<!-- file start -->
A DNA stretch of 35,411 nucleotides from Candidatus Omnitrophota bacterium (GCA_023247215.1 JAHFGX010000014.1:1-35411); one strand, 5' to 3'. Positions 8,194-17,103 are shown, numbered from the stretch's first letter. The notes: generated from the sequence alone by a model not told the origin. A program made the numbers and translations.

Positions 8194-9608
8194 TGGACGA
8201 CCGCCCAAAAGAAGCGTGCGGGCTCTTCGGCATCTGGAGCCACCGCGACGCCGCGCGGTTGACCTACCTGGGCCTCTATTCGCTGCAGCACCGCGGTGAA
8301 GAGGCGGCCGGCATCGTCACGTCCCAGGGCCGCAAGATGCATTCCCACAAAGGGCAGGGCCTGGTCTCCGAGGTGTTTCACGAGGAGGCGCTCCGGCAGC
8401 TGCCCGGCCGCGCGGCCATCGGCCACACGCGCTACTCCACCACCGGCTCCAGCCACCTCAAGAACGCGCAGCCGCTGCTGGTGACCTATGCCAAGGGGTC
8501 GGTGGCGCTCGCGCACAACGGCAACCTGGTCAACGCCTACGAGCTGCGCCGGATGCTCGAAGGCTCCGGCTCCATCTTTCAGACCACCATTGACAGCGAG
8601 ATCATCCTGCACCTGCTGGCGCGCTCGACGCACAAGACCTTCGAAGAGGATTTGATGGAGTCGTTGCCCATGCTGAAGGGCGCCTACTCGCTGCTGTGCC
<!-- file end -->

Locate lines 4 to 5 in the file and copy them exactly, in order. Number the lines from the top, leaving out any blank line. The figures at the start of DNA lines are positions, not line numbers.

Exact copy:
8201 CCGCCCAAAAGAAGCGTGCGGGCTCTTCGGCATCTGGAGCCACCGCGACGCCGCGCGGTTGACCTACCTGGGCCTCTATTCGCTGCAGCACCGCGGTGAA
8301 GAGGCGGCCGGCATCGTCACGTCCCAGGGCCGCAAGATGCATTCCCACAAAGGGCAGGGCCTGGTCTCCGAGGTGTTTCACGAGGAGGCGCTCCGGCAGC